Nicky Lowe [00:17:59]:
And the problem is, I think one of the reasons there’s a silence around parenting teenagers is we tend to think that, you know, good kids had good parenting. You know, bad kids had bad parenting. We get to the teenagers and our beautiful, lovely, sweet, compliant child randomly turns into, you know, perhaps the more challenging teenager. And then we go into self blame. We go into kind of that real sense of I can’t tell anybody about this. I can’t tell anybody that my teenager is smoking weed or my teenager has just turned a bit turned around, told me to f off and, you know, or my teenager just goes in their bedroom and won’t talk to me and just grunts at me or whatever it is that’s going on. We feel that that sense of shame that somehow this must be my fault. I don’t like this person.

Nicky Lowe [00:18:48]:
I’ve spent this first 10, 11 years learning how to be a parent. And I was quite good at it. Now I, because I got there in the end. I, I feel like I really found my feet and I’m proud of myself. I’m proud of my child and then it crumbles. And it can that can happen for a lot of reasons. It might just be a really natural part of, you know, just pulling away. You know? It’s all about independence.

Nicky Lowe [00:19:12]:
It’s all about separation. It could be around things like mental health. It could be that certain difficulties they didn’t see earlier in their lives start to emerge or they could just be the rather adventurous risk taking ones who, you know, are real white knuckle ride. So I wanted to write a book that was really empathetic, that gave parents of teenagers the recognition and support to say, I see you. Mhmm. I see how difficult this is. No matter what’s going on, I know what that feels like because it’s a time of massive emotions. 1 of my teens had particularly acute mental health problems.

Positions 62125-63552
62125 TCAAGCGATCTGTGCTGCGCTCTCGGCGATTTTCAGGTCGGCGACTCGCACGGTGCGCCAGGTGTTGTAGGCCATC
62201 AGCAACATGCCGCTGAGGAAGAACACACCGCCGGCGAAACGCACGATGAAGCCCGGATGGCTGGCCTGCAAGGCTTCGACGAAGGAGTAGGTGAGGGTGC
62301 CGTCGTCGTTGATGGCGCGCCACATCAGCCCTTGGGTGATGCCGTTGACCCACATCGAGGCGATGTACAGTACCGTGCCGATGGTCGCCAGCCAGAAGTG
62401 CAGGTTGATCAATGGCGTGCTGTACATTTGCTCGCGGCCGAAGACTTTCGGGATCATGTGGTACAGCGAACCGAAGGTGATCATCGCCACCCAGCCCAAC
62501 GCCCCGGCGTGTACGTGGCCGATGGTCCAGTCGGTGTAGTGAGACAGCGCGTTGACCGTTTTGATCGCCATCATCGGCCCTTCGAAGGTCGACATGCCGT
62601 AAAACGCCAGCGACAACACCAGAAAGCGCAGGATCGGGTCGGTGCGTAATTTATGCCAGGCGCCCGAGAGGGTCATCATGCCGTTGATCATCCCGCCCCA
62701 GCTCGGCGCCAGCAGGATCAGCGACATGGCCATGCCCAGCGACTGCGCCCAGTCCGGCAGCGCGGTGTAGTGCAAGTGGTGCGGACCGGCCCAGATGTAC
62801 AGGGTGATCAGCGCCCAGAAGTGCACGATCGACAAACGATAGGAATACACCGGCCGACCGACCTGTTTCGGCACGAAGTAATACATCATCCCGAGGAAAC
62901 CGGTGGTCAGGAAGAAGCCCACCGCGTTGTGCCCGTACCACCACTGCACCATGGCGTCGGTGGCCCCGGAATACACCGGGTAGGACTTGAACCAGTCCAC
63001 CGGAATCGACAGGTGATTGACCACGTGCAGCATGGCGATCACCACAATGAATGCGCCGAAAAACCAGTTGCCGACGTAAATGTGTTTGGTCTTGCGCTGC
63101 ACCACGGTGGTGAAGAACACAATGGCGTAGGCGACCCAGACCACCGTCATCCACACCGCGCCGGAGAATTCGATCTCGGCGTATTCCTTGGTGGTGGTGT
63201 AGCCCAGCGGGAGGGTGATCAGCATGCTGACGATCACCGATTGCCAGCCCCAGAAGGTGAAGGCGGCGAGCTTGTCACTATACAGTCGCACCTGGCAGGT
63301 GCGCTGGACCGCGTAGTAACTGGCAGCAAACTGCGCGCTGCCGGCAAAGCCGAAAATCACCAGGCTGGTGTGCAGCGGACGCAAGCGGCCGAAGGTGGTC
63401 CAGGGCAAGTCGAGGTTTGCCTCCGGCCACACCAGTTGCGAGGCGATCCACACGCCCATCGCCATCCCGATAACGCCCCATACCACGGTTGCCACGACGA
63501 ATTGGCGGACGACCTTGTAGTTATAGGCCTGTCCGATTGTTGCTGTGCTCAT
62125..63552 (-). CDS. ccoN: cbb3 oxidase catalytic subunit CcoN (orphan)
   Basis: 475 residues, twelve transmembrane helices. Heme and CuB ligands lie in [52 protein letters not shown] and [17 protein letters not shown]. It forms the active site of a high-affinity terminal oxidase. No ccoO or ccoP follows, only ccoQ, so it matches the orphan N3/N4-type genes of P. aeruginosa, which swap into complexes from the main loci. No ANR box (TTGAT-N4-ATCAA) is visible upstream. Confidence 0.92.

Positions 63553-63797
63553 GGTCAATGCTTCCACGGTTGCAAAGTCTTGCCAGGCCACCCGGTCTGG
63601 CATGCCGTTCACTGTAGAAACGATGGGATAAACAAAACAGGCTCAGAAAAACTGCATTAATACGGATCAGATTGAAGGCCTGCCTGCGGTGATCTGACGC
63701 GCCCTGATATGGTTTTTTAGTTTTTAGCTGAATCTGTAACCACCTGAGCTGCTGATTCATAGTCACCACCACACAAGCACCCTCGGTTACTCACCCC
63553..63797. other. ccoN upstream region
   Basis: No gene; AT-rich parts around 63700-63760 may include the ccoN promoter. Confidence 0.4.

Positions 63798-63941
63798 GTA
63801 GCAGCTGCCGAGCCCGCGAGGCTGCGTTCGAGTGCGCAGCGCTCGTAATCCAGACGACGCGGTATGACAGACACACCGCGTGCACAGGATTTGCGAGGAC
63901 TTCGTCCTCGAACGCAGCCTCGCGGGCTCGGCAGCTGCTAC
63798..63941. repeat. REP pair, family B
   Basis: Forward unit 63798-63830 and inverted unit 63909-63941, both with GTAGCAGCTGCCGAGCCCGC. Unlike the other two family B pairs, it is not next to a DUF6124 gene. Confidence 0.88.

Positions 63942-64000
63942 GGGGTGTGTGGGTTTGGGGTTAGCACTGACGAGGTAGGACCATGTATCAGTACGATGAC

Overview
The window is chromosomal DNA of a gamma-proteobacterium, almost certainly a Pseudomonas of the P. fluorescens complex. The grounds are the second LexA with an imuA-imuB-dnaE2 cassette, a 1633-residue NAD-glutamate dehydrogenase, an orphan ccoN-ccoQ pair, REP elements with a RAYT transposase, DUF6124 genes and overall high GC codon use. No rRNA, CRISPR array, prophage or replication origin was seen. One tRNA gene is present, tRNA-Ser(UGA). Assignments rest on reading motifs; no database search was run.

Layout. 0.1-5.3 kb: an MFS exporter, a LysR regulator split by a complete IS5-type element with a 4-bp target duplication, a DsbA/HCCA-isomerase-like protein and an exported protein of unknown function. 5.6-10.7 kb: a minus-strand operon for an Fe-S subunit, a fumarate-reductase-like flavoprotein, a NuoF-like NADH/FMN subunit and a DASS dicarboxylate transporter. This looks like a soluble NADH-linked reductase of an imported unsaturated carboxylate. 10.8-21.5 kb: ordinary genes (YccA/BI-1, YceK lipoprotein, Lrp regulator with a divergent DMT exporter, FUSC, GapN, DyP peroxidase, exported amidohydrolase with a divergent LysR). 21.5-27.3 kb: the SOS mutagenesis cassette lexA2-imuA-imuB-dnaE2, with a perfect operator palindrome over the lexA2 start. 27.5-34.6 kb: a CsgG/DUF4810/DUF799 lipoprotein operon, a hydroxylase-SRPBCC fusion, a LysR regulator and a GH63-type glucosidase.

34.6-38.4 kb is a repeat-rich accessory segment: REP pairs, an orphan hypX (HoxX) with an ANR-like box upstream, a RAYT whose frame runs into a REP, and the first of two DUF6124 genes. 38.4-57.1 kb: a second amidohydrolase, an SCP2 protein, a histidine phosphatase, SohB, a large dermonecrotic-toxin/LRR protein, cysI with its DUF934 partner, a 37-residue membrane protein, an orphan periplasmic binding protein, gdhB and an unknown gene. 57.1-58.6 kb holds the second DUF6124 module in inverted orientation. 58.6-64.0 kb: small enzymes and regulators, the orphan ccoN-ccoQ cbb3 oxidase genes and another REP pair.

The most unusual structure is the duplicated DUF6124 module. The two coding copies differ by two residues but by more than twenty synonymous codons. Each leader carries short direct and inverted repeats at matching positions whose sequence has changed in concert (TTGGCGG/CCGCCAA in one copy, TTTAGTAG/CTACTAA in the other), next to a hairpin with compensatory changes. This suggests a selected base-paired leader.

Nicky Lowe [00:19:53]:
And I can honestly say it was one of the hardest things I’d been through as a parent. It was so difficult to to manage that and to kind of, manage my own mental health and well-being, to know what to do despite knowing the theory. So I set out to write a book that was a little bit of a guide rope that said, you know what? I can’t give you a magic wand that’s gonna make all of this perfect. What I’m gonna give you is I’m gonna give you hope that this will all be okay in the end, that your teenager is not always gonna be like this, that you are not always gonna feel like this. I’m gonna kind of listen to you and say, I know what you’re going through, and I’m gonna give you some ideas for you to try. And hopefully, some of those might make a difference. But a little bit of a rope to guide people through and and particularly with that that theme of relationship rather than control because that’s the central thing that’s hard, I think.

Nicky Lowe [00:20:50]:
But how old are your children now?

Nicky Lowe [00:20:53]:
So I now have young adults. You could say I have completed parenting. So my youngest is 21.

Nicky Lowe [00:20:58]:
K. So you can look back through a different lens as well. So you can kind of the hindsight piece gives you exact so much power.

Nicky Lowe [00:21:07]:
Exactly. And I learned so much, And I learned through getting a lot of things wrong, to be honest, you know, and not getting it right. And and and I learned how to do really good listening, and I learned how to be supportive, and I, you know, and I learned how to to decide when to be flexible on the rules and when stand firm on them. And and I just wanted not even to say to parents, you know, do it this way, but just said it’s okay to learn through experience. And and here’s a few snippets that that might be helpful on that.